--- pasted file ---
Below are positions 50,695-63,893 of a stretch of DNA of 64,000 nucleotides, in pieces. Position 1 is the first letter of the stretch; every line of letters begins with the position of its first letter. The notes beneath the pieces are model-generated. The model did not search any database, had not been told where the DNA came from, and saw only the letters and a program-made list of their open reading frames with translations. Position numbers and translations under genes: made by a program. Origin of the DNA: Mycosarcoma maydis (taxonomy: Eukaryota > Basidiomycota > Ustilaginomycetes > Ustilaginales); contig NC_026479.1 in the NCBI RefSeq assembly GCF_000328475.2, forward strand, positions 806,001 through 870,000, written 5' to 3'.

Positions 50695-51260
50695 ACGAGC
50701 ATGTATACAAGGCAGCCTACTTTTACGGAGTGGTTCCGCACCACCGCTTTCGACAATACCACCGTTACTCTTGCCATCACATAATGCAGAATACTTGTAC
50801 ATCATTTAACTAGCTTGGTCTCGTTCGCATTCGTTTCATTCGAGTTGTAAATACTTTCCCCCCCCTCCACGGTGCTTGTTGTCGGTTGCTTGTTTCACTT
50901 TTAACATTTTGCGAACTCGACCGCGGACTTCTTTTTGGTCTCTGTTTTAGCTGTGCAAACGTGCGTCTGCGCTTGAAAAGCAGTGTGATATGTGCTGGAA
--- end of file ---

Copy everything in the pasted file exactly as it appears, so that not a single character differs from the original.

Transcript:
Below are positions 50,695-63,893 of a stretch of DNA of 64,000 nucleotides, in pieces. Position 1 is the first letter of the stretch; every line of letters begins with the position of its first letter. The notes beneath the pieces are model-generated. The model did not search any database, had not been told where the DNA came from, and saw only the letters and a program-made list of their open reading frames with translations. Position numbers and translations under genes: made by a program. Origin of the DNA: Mycosarcoma maydis (taxonomy: Eukaryota > Basidiomycota > Ustilaginomycetes > Ustilaginales); contig NC_026479.1 in the NCBI RefSeq assembly GCF_000328475.2, forward strand, positions 806,001 through 870,000, written 5' to 3'.

Positions 50695-51260
50695 ACGAGC
50701 ATGTATACAAGGCAGCCTACTTTTACGGAGTGGTTCCGCACCACCGCTTTCGACAATACCACCGTTACTCTTGCCATCACATAATGCAGAATACTTGTAC
50801 ATCATTTAACTAGCTTGGTCTCGTTCGCATTCGTTTCATTCGAGTTGTAAATACTTTCCCCCCCCTCCACGGTGCTTGTTGTCGGTTGCTTGTTTCACTT
50901 TTAACATTTTGCGAACTCGACCGCGGACTTCTTTTTGGTCTCTGTTTTAGCTGTGCAAACGTGCGTCTGCGCTTGAAAAGCAGTGTGATATGTGCTGGAA